The Play That Goes Wrong – Review

It’s been seven years since Mischief Theatre unleashed their jaw-droppingly hilarious stage comedy, The Play That Goes Wrong, on unsuspecting theatre-goers and the audience laughter hasn’t stopped.

From a fringe improv show that tried out, succeeded, then won awards at Edinburgh, to a West End opening and global domination, it’s a show that keeps on giving. It doesn’t matter how many times you see it I guarantee they’ll be something new to invoke jaw-dropping hysterics.

The company’s fourth UK tour ends at Aylesbury Waterside Theatre this Saturday (though it has reopened in the West End for a long residency at the Duchess Theatre) and it was a rib-tickling delight to catch up with it.

I’m pleased to report that the pratfalls and pitfalls of the Cornley Polytechnic Society’s Am-Dram group are as fresh and funny as they ever were.

And after the last year or so, when most of us have forgotten how to laugh, watching this theatrical favourite is just the tonic.

Mischief was formed in 2008 by a group of stage school chums and their success is an inspiration to anyone wanting to enter the precarious world of acting.

They wrote, produced and directed (and probably made the sets and costumes too) an inaugural comedy – The Play That Goes Wrong – referencing vaudeville and vintage slapstick to come up with more than two hours of riotous comedy that is, literally, about a play that goes wrong. 

Some of the gags and bits of business would be reckless and downright dangerous in amateur hands but this is a company that prides itself in finding laughs in the most hazardous of situations.

The terrifically game leading ladies – April Hughes and Laura Kirman – come off worse, being knocked out and manhandled throughout the production but, to be honest, pretty much every actor suffers for their art.

The am-dram players are staging a country house whodunit. The set’s not ready, props not in place, and Trevor, the lighting and sound man, has misplaced both a small dog and his Duran Duran box set. It doesn’t bode well.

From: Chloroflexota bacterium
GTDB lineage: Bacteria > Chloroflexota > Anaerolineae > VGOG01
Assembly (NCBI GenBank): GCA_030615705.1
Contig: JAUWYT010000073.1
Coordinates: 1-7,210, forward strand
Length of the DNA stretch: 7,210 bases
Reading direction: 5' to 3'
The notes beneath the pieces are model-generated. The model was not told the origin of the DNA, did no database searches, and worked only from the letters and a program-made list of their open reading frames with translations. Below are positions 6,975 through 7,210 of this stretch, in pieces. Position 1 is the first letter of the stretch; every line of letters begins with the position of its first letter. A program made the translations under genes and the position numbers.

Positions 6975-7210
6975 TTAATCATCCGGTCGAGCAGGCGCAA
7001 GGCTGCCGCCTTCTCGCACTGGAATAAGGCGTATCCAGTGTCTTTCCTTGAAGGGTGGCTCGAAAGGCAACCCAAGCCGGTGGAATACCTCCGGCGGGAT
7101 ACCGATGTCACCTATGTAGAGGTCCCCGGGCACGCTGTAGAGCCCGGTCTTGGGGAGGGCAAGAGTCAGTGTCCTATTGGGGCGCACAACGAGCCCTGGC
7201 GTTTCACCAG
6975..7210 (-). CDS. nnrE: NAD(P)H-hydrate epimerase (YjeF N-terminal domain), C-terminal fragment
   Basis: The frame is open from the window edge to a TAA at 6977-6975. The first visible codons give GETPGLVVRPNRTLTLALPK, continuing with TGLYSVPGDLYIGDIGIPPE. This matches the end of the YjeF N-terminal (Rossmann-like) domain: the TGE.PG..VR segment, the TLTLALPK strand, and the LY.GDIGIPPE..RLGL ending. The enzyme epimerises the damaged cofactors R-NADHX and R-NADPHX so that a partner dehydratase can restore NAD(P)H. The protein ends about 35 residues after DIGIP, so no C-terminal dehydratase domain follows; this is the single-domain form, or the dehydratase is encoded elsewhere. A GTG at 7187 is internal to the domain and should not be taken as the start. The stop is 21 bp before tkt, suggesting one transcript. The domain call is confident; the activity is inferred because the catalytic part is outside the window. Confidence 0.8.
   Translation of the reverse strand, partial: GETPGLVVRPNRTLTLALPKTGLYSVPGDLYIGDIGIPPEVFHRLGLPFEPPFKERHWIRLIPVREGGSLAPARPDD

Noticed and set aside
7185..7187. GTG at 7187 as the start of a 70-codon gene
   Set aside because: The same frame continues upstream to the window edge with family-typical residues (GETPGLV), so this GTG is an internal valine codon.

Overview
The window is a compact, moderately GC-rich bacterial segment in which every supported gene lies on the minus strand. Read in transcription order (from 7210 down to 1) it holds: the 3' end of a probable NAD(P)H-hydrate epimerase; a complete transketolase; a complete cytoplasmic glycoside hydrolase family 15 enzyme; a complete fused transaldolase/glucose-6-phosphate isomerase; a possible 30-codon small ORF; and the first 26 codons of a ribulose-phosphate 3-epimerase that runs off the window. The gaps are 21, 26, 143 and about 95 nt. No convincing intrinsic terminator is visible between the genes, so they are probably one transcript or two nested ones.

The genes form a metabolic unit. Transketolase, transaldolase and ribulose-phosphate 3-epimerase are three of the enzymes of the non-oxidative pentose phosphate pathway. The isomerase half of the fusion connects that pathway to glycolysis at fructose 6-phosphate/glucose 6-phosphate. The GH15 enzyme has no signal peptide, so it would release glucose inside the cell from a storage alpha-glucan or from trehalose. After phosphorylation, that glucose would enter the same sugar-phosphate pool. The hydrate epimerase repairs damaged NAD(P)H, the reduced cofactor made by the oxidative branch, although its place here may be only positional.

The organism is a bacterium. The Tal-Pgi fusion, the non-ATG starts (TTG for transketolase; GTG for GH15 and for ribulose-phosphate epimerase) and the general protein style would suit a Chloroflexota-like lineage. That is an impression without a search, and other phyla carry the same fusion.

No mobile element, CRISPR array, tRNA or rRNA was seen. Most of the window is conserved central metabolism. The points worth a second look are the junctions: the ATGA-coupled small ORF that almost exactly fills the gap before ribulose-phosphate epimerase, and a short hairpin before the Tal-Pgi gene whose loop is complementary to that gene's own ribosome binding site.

The ‘direct-orr’ (Tom Bulpett’s wonderfully melodramatic Cornley head, Chris Bean) makes his excuses to the audience before the curtain’s up but, nonetheless, The Murder at Haversham Manor, will debut, come what may.

Charles is dead – at least he’s supposed to be – but Sean Carey’s Jonathan finds it hard to play a corpse when other players keep stepping on his fingers and a stretcher mishap leaves him exiting stage left on his knees.

Did Perkins the butler do it? Dear Dennis (Edward Howells) has enough trouble getting his tongue around the wordy dialogue much less play an assassin. Or was it Charles’s spiffing fiancee, the racy Florence (Hughes) or even, gasp, Charles’s own brother, Cecil?

And trying to unravel the mystery – not entirely successfully – is Inspector Carter (director Bean again).

It’s manic with bedlam frequently breaking out as cast and company try to get through the performance without losing anyone to exploding sets, smacking doors and collapsing floors.

Tom Babbage is a treat as Cornley’s Max Bennett whose debut as Cecil is a real hoot. He grins gormlessly at the audience, forgets his cues and regularly explodes in a riot of wriggling limbs.

And Howells wins the sympathy vote as the eager but incompetant Cornley newboy Dennis who has to write the long words (sadly without their pronunciation) down on his hand.

The Play That Goes Wrong is so accomplished that it’s hard to believe that it was Mischief’s inaugural production. 

And if you enjoyed the show then look forward to the company’s other tours, Groan Ups and Magic Goes Wrong, both appearing at Aylesbury Waterside in the New Year.

The Play That Goes Wrong
  • The Play That Goes Wrong
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Summary

Mischief Theatre ends the fourth UK tour of its award-winning comedy, The Play That Goes Wrong, on a high at Aylesbury Waterside Theatre. Jaw-dropping hilarious

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